Moreover, as left-ish as I am, I still retain some of my youthful libertarian skepticism and cynicism about what the government will actually do once it gets the money.  Will it be siphoned off into something other than its stated purpose?  Will some politician's pet project be classified as cycling or transportation "infrastructure" so it can receive some of the tax revenue?

If there is no idea or policy so bad that someone with power won't double down on it, there isn't a project so poorly conceived or simply wasteful that someone doesn't want to throw more money at it.  And, of course, such people would never pay for such a project themselves:  They will tax someone else for the privilege.


  1. Will it be like the money that was supposed to go to the school systems from state lotteries? How much of that money actually makes it to schools? In Illinois where I live it ain't much. I sure it's the same in other states too. If there's one thing a politician can't bear it's an unmolested pile of cash.

  2. Phillip--I have the same question. Our situation in NY is similar to the one you describe in Illinois: The lottery revenue is supposed to go to schools, but not much of it does.

    "If there's one thing a politician can't bear it's an unmolested pile of cash." I couldn't have said it any better.

  3. No different in VA...the state lottery was supposed to be a windfall for schools, but schools are only getting a token fraction of the proceeds. A luxury tax on bicycles is akin to some states' (such as Ohio's) laws that require registration of kayaks as watercraft. The rationale is that kayakers benefit from waterway maintenance...seriously? I can launch my kayak in less than one half foot of water depth, the dredging of channels and construction of commercial port amenities for deep-draft vessels provide absolutely zero benefit to me as a kayaker.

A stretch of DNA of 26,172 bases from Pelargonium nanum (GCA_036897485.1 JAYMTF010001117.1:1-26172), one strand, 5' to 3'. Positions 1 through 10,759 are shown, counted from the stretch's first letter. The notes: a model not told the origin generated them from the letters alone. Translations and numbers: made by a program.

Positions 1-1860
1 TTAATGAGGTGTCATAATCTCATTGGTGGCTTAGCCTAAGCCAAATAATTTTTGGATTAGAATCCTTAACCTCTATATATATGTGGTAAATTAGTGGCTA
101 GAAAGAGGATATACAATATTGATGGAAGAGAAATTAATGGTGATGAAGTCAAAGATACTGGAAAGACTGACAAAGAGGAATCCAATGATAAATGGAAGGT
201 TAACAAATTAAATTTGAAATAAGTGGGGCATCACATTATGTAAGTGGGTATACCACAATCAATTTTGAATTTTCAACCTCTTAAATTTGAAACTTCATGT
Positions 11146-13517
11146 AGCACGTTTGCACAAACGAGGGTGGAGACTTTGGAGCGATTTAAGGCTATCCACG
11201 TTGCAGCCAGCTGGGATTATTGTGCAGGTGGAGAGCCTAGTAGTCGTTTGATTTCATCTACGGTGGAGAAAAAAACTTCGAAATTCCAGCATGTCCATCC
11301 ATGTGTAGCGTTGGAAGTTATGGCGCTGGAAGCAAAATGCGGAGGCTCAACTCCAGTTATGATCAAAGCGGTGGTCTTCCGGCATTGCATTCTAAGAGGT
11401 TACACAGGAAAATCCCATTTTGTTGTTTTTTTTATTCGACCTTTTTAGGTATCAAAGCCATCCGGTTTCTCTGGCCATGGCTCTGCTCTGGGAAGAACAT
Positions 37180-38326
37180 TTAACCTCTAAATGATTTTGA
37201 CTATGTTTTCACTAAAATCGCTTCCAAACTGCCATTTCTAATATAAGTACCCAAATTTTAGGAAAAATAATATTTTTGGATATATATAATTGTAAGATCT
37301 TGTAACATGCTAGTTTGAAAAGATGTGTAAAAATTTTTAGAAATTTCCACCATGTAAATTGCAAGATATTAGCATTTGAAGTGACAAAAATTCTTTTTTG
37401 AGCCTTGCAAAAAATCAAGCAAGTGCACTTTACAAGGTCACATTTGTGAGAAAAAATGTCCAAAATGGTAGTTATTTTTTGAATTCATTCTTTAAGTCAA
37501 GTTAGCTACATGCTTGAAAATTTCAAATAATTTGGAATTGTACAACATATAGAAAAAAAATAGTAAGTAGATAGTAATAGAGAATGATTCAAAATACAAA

4. Justine, I live in Colorado Springs where we've had a $4 per new bike excise tax since 1988, with the revenues set aside for bike-related projects (unlike general sales tax), and it has been a great success, providing a guaranteed annual source of funding for cycling infrastructure regardless of what happens to rest of the city's finances. I've worked in bike shops here and the small (trifling, really) addition to the cost of bikes isn't enough to put anyone off making a purchase, and pointing out 'the only good tax' on a customer's receipt always gets a grin and sends a positive message about our city's commitment to cycle infra. So with that background, I'd suggest that there's good reason to be hopeful that Oregon's law may well produce good results for them.

  5. David--That kayak tax sounds like taxing a Swiss Army knife to fund the development of military weapons. Sadly, I'm not surprised to hear about such a thing.

    David--Thank you for sharing that experience. I was unaware of the tax in Colorado Springs. It's one I actually wouldn't mind paying: It's less than Oregon's tax and I imagine that it's easier to hold a city like CS than a state to its promises.

    Let's see what happens in Oregon. I'm willing to change my mind.